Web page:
The more I learn about lifestyle-related content, the more I’m pleasantly surprised by how meaningful it is. Usually deemed frivolous and vapid, the realms of food, travel, and fashion are seeping with culture, heritage and politics and are guides to the functioning and structure of society. So, it comes as no surprise that one of Mumbai’s most famous street food, the vada pav, is also entangled in cobwebs full of history. But, the vada pav isn’t the focus of any ordinary story of the past – the food item became a symbol for Marathi ethnicity established by the Shiv Sena, a right-wing political party that weaponised Mumbai’s favourite street snack.
Catering to a large clientele of textile mill workers and other local commuters in South Bombay in the 1960s, Ashok Vaidya, a street vendor near Dadar station, is said to be the ‘father of the vada pav.’ Although the dish’s flavours and ingredients vary from neighbourhood to neighbourhood, at its core, Shelly Walia says, the “vada is essentially a spicy potato ball, dipped in a coating of spiced-up chickpea batter and deep fried in hot oil. It is then tucked inside a soft bread called pav and served with green chillies and red chutney.”
This overload of tasty carbohydrates dubbed the “common man’s staple,” was birthed in Vaidya’s stall, ‘Ashok Vada Pav’ near Kirthi College, and attracted hoards of working class people and even inspired imitators. Ramya Sarma says that after Vaidya’s original inception, the vada pav found a home in “every food stall outside every school, college, mall or office building,” with local variations.
Soon, this food item became a phenomenon that caught the eye of the Shiv Sena, an “anti-immigrant party... [that] politicized the snack as a symbol of regional pride.” Funnily enough, the history of the ingredients aren’t indigenous to Maharashtra at all–– according to Roshni Bajaj Sanghvi, the etymological root of the word ‘pao’ is Portuguese and potatoes and chillies were historically imported commodities, the Shiv Sena established that the DNA of vada pav and Maharashtrian society was one and the same.
When Bal Thackeray launched the Shiv Sena party in 1966, his agenda was to give a voice to a demographic he called ‘Marathi manoos’ or “sons of the soil,” local, working-class Marathis (men) who Thackeray believed were being robbed of jobs by a growing south Indian population. When, in the 1980s, the textile mills in Lower Parel began shutting down, the workers followed Vaidya’s example and started setting up their own vada pav stalls to make up for their loss in income – a situation the Shiv Sena managed to tap into. The political party offered these unlicensed hawkers protection from the authorities and asked for monetary patronage in return, said Harris Soloman, a cultural anthropology professor from Duke University who wrote about Mumbai’s urban street food politics. For vendors, what began as a few Rupees grew into hundreds and thousands that were hard to keep paying, and the source of vada pav, these street stall owners, became indebted to the Shiv Sena.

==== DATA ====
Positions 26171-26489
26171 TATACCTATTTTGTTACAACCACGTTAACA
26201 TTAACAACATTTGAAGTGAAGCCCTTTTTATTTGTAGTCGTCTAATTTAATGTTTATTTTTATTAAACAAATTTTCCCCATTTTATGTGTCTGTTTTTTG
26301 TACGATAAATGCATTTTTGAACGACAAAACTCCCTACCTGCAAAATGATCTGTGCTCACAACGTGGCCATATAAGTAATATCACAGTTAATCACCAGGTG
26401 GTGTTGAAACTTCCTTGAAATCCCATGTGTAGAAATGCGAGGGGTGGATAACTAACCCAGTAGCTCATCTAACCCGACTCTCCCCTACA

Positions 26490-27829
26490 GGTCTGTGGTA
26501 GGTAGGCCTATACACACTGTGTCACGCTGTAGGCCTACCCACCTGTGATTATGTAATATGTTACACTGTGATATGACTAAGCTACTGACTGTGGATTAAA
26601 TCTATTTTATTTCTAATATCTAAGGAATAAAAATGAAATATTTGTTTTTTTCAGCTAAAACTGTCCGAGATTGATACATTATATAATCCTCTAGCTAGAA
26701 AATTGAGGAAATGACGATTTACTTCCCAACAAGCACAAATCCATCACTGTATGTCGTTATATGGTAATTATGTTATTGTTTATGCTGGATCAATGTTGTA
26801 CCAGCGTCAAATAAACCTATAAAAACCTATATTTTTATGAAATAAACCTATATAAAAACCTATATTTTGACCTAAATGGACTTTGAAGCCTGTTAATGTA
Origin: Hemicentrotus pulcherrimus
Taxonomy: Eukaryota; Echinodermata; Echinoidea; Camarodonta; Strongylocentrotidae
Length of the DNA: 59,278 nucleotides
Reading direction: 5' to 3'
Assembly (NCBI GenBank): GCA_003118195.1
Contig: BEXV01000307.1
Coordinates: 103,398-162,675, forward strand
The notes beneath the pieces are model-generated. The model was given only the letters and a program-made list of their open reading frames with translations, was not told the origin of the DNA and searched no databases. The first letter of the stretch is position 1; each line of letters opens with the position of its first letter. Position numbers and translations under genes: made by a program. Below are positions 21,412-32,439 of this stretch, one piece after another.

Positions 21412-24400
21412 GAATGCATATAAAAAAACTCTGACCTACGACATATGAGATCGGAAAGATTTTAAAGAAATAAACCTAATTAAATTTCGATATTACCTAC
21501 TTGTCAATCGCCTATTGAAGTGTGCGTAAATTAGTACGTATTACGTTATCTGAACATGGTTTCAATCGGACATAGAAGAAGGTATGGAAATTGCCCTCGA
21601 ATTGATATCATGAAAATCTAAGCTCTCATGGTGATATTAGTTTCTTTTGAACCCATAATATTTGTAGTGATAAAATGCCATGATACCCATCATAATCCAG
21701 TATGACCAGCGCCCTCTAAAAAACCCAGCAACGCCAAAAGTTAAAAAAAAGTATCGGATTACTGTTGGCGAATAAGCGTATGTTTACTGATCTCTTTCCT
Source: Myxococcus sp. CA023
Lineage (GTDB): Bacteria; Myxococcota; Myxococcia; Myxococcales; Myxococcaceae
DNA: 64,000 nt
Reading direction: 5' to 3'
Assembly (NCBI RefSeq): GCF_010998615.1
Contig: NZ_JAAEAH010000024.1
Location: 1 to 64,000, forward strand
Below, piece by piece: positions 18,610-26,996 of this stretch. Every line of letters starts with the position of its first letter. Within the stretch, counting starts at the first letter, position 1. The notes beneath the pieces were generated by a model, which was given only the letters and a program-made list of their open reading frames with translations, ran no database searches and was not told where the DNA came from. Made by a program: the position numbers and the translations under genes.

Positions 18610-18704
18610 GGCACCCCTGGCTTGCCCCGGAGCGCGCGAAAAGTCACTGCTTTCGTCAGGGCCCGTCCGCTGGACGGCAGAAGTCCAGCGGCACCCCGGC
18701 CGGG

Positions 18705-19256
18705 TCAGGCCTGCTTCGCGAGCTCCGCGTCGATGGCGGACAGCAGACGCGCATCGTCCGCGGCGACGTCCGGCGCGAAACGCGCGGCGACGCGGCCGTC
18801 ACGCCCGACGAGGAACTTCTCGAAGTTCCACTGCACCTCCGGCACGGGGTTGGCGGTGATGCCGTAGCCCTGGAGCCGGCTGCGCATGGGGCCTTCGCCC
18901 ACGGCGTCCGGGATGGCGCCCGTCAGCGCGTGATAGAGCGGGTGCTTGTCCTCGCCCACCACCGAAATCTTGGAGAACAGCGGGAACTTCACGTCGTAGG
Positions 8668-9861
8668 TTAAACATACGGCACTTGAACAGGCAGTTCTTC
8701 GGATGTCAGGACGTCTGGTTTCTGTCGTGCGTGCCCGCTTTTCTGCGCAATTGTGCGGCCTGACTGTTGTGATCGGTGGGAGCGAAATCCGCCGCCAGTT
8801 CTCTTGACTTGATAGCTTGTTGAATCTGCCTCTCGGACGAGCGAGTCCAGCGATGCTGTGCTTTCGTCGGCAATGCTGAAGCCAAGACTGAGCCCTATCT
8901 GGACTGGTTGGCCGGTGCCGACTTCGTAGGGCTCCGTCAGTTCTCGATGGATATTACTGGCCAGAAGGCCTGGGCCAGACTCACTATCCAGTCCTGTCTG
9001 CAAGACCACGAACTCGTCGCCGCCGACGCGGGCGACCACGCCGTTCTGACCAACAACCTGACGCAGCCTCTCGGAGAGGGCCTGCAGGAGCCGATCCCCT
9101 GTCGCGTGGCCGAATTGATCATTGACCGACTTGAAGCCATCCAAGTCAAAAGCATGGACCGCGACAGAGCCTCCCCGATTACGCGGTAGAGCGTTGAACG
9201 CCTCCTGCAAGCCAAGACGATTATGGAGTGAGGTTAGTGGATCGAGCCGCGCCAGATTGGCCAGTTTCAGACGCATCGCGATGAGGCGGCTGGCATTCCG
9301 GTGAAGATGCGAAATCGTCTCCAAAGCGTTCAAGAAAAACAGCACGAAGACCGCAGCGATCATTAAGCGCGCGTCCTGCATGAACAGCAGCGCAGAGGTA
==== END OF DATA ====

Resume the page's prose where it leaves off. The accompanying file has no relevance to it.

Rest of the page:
Around the same time, the south Indian community of Bombay began taking centre stage in Mumbai’s financial and culinary scenes with staples like dosa and idli climbing in popularity. A pushback to communities the Shiv Sena considered alien immigrants required a rebranding or reclaiming of what is truly ‘Mumbaiyya.’ So, for the Shiv Sena to further cement the support from working-class people, Solomon, in his paper, says, “A friend explained to me that in the 1960s, some Shiv Sena protest signs read ‘Idli dosa bagao’ [Stop idli and dosa], referencing the two iconic snack foods of Tamil Nadu, as Senaiks attacked South Indian Udipi restaurants because the party founder, Bal Thackeray, accused South Indians of taking jobs that ‘rightly’ belonged to the Marathi manoos.”
But, the Shiv Sena didn’t stop there. In 2008, they decided to launch a fast food chain for vada pav that would hire only Marathis who were expected to say “Jai Maharashtra!” as greetings. Wanting to frame this commercial venture as an employment scheme for the ‘Marathi manoos,’ Shiv Sena’s spokesperson, Sanjay Raut, said, “I think this is the first of its kind sammelan where hundreds of us have gathered to celebrate a popular food item, that is the pride of Maharashtra.”
About 5,000 of the Shiv Sena’s vada pav stalls are functional today as a source of livelihood and street food for the average Mumbai resident. The legacy of Mumbai’s favourite street snack is wrought with controversy and partisanship, not an altogether unusual incident seeing how easily politics filters into most elements of Indian society, from language to dress. Vada pav, whether you believe in the Shiv Sena’s political messaging or not, has become inseparable from the soul of Mumbai. The snack has become a regular feature of every ‘must try’ tourist list, an easy and frugal choice in every college, school, workplace canteen, and a comfort food in every home.
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